A HOTEL where Bonnie Prince Charlie ate, drank and held his last Council of War before his inglorious defeat at Culloden is to be brought back to use after lying derelict for several years.
The category B-listed Drummond Arms Hotel in Crieff, Perthshire, could be turned into a bunkhouse, offices or new affordable homes amid community hopes that the historic town centre property can be revived.
The hotel is where Bonnie Prince Charlie visited on February 6, 1746 with a heated Council of War held here to thrash out plans for the march north to Inverness.
As the leaders gathered at the Drummond Arms, the troops were quartered in Doune and Dunblane awaiting orders for the final stage of the doomed uprising.
Last year a community group was awarded £17,000 by the Scottish Land Fund and Perth and Kinross Council to come up with options for the future of the historic hotel.
Douglas Westwater, executive director of Community Enterprise, said the derelict hotel had become a main focus for residents working to improve the town centre.
He said: “From December last year to February this year, a detailed options appraisal has taken place in Crieff considering the potential to develop one or more assets within the town.
“Firstly, there appears to be a demand for enterprise space for co-working.
“Secondly, there seems to be a need for affordable housing, and early discussions are taking place with interested parties.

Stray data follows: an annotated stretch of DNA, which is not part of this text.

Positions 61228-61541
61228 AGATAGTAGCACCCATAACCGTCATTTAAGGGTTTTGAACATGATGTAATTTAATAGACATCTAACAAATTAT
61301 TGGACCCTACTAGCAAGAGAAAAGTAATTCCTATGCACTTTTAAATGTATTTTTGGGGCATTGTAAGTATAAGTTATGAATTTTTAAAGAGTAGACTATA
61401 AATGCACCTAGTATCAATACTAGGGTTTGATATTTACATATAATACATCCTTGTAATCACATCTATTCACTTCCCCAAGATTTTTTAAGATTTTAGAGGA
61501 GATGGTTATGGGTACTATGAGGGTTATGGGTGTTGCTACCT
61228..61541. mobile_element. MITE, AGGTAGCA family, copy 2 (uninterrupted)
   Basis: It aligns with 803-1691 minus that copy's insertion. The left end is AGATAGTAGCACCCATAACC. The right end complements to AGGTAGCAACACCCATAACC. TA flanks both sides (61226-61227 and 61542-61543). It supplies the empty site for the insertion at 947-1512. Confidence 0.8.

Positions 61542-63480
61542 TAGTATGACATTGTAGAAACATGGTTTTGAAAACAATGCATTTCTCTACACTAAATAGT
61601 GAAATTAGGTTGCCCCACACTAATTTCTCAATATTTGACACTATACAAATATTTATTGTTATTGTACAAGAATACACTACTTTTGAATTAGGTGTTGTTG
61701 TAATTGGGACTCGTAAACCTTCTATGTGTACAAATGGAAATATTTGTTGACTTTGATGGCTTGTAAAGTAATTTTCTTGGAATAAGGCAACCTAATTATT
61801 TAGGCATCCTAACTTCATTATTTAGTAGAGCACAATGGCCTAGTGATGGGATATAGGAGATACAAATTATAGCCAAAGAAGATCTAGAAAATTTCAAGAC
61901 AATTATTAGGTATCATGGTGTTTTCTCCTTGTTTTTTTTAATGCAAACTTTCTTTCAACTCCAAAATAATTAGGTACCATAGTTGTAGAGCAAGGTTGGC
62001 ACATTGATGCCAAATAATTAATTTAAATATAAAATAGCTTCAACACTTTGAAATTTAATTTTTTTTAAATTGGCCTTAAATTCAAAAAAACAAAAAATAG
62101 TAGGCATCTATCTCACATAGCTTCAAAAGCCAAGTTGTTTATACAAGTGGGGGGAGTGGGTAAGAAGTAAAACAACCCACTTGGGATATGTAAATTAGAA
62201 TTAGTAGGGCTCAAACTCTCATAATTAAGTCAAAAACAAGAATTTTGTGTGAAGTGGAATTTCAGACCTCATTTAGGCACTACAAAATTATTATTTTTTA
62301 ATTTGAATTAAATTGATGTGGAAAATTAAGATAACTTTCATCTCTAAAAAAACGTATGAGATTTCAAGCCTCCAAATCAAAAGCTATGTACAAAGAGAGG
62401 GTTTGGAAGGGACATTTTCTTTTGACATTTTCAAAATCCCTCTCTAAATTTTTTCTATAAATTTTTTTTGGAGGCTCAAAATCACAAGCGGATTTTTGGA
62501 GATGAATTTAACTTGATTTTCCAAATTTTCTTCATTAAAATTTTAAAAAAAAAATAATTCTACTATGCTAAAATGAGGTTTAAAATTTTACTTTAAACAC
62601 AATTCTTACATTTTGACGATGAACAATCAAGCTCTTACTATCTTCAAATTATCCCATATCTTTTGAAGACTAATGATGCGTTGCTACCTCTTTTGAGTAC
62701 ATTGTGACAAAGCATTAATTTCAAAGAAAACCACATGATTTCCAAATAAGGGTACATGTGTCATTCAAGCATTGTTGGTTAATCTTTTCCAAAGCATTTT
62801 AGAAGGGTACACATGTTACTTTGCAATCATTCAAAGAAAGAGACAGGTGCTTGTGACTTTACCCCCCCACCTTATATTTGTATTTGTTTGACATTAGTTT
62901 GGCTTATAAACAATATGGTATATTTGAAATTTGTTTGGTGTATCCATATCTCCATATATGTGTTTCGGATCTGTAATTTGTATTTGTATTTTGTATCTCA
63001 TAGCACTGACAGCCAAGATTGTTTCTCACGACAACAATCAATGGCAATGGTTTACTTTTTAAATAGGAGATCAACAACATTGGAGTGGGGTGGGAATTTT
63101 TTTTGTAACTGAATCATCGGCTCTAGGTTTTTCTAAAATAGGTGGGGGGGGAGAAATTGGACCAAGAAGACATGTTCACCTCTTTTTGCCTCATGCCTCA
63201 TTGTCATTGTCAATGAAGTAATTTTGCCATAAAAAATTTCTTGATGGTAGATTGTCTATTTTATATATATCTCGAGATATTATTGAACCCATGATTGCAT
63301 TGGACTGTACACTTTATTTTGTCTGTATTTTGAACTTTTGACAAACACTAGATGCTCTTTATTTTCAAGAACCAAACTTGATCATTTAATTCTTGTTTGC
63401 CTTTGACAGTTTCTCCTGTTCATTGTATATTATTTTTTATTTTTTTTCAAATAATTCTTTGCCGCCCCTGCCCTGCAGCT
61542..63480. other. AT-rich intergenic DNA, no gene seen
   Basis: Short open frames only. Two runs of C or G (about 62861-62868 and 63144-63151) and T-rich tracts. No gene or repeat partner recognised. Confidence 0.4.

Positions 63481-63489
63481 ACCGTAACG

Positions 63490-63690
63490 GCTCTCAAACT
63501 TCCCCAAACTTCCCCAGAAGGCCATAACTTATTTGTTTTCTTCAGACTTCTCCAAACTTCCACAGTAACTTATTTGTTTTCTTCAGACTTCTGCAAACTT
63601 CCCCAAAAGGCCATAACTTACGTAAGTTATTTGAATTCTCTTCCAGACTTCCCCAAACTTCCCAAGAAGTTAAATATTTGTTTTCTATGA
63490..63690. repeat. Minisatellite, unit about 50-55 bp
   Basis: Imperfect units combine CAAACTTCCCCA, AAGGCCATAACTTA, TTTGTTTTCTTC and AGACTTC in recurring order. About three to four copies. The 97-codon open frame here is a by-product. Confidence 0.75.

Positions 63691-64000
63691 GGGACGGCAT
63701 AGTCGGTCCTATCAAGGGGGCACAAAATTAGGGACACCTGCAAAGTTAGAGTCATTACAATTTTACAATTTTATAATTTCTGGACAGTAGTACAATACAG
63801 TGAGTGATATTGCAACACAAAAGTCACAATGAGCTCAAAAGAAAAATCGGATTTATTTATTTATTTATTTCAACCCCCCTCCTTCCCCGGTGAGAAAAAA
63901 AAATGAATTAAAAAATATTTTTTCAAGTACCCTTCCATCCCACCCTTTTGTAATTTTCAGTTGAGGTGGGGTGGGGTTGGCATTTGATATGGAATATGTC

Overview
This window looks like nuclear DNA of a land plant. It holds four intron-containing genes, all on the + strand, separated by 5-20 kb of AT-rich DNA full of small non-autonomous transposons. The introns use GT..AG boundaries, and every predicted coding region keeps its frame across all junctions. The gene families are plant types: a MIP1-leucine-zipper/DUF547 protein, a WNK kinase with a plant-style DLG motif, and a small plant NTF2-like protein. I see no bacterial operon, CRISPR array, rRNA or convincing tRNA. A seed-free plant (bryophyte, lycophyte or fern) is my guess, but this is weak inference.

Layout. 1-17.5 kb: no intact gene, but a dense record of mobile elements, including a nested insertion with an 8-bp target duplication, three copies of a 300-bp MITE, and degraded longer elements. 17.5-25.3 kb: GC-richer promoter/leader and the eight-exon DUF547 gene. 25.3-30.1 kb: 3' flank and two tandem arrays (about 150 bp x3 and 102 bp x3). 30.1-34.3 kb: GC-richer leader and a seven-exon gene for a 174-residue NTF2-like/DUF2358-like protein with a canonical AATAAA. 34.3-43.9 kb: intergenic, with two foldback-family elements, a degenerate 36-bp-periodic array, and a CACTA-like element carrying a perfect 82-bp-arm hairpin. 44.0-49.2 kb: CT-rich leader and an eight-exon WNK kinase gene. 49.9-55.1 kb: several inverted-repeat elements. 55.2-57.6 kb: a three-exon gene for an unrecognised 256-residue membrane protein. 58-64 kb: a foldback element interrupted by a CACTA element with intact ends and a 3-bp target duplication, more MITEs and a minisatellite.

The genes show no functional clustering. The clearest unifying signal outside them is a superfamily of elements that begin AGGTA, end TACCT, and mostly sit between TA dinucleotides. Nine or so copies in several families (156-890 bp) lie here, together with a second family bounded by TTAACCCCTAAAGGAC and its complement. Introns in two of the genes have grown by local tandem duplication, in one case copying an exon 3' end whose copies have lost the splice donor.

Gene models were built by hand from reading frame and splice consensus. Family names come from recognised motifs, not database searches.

“Finally, there may be the opportunity of developing an affordable hotel or bunkhouse.
“This might be a positive use of the Drummond Arms but detailed technical work will be required to scope out the viability of these ideas.”
During the first Jacobite rebellion, Crieff was largely destroyed when around 350 Jacobites set fire to key buildings, on January 26 1716.
In 1731, James Drummond, third Duke of Perth, began a mass rebuilding projet which included the building of the hotel. The Council of War was held in a building to the rear of the current hotel.
According to James Browne’s 1852 History of the Highlands, the Council of War held in Crieff was a turbulent one with infighting rife over the direction of the rebellion.
“At no former meeting did heats and party animosities break out to such an extent as at this council,” Browne said.
While in Crieff, it is also known Bonnie Prince Charlie, jut two months from defeat at Culloden, had his horse shod in the blacksmith’s in King Street.
Later in February, he reviewed his troops in front of Ferntower House, on what is today the Crieff Golf Course, according to reports.